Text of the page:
EXCLUSIVE: “In parallel worlds” – Christian Luckow, Danske Bank in ‘The Paytech Magazine’
While it sounds unlikely, combining agile methodology with a deadline-driven waterfall approach worked well for Danske Bank in meeting existential demands on its core payments system. Christian Luckow, the man who leads the teams, explains
Spare a thought for the Nordic banks. They managed the ‘big bang’ migration to payments messaging standard ISO 20022 by Europe’s real-time gross settlement system TARGET2 in March. But – unlike their colleagues further south, who could catch their breath before Swift begins its transition to the same standard in November – they were already knee-deep in another structural change.
The project, called P27, would have created the world’s first integrated region for real-time domestic and cross-border payments in multiple currencies. ‘Would have’ because the plug appeared to have been pulled on it in April.Both the adoption of ISO 20022 and the creation of P27 for Denmark, Finland and Sweden, was in response to the demands and expectations of businesses and consumers who want and require instant, safe and cheap digital payments, especially in the cross-border space.
The pressure of demand for digital payments is exemplified in Sweden where cash was used for only eight per cent of business transactions by the end of 2022, according to the Copenhagen School of Business, while 95 per cent of the country’s 15-to-65-year-olds have downloaded mobile payments app Swish, which is co-owned by a majority of the country’s banks.
Managing wide-ranging structural programmes like ISO 20022 and P27, while still keeping the wheels on the banking bus and an eye on future developments, like central bank digital currencies, has made for a challenging few months, admits Christian Luckow, who leads Danske’s Core Payments tribe as well as its innovative Payments Centre of Excellence. And it got even more challenging when P27 withdrew its clearing licence application from the Swedish Financial Supervisory Authority,. leaving no clear indication of what – if anything – will happen next.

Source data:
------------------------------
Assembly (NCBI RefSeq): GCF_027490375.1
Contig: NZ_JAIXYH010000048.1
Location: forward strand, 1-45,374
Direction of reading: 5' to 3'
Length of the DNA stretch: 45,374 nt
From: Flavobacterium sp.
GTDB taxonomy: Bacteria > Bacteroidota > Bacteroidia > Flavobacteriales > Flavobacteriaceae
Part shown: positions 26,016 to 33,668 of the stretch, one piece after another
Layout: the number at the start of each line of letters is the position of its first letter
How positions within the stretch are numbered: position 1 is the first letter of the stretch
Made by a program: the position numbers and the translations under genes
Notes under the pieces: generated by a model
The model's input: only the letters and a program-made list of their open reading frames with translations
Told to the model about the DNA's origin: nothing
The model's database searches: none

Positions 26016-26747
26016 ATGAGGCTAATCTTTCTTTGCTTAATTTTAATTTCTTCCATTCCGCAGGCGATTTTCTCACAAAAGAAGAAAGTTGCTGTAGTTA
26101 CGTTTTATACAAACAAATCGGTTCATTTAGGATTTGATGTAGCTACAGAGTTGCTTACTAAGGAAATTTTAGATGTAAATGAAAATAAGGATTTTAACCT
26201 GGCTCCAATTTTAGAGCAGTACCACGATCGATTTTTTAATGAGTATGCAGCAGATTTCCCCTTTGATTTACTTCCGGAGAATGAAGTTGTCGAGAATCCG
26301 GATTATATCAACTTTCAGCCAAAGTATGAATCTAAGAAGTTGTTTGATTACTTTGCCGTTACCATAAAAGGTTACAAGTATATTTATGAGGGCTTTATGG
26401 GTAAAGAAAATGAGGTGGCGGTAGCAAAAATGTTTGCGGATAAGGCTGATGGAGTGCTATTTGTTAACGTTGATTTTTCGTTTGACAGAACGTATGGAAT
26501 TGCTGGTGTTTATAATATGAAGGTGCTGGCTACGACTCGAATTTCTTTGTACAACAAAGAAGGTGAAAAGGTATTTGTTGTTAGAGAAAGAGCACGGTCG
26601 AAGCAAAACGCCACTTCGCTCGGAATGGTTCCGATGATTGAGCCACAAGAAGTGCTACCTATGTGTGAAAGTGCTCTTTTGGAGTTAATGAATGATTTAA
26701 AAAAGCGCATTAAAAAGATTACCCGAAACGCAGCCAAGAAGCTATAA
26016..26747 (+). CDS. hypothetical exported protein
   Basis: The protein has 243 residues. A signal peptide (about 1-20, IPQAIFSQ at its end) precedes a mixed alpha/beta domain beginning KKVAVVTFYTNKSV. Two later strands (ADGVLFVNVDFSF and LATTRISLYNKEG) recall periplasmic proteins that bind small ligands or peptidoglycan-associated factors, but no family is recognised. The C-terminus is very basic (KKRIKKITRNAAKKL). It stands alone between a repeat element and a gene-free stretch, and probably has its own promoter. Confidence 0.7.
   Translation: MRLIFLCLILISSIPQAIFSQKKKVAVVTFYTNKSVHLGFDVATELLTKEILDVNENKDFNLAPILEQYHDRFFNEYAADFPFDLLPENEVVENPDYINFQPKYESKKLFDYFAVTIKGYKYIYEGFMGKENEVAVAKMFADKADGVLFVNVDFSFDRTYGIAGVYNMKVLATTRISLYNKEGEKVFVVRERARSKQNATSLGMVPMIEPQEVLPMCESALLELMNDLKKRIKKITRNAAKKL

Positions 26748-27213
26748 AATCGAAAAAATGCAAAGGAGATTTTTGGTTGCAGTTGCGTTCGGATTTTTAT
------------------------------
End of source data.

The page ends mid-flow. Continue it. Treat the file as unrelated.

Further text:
“This actually means we are even busier now, as we have to connect directly to the central banks instead of through P27,” says Luckow. “The ‘simplification’ that P27 was supposed to bring is not happening – at least for now.”
Instead, besides ISO 20022, the Danish and Swedish central banks’ implementation of TIPS will drive additional complexity and effort for Luckow’s teams. That’s not to say he isn’t excited about the major advantages that ISO 20022’s MX-based messaging will have over the existing MT text system.“The challenge [with MT] is that the data in many cases has to be interpreted,” he told an audience at a Banking Renaissance event earlier this year. “That means more data gets caught up by anti-money laundering checks and by missing data elements. So, straight-through processing goes down, leading to a worse customer experience. If instant payments are not working, we get complaints. The issue is that we are getting more and more volume.”
Speaking outside of the conference, he tells us: “Especially in Denmark, instant payments have been around for quite a while, and are very heavily used. Instant cross-border payments is what people are expecting now. Customers have kind of said ‘why can I make a payment to my sister in the next town within a second, but if I want to make a payment to my sister who lives in Sweden it takes two days? It doesn’t make any sense. It’s only 30 minutes away, across the bridge?’. Which I think is a fair question. But, as you can imagine, with different legislations, different jurisdictions, it’s not easy to do anything cross-border,” says Luckow.
“We have very firm deadlines and the stakes of us not delivering are massive. But combining with a methodology that means you’re constantly moving, constantly improving, works really well”
Regardless of what happens now to P27, he has no doubt that the standardised and data-rich formula of ISO 20022 payment messages will eventually be a true game changer. At Banking Renaissance, he cited as an example the challenge Swedish banks currently face in processing batch payments of salaries at precisely a minute after midnight, as decreed by Swedish law.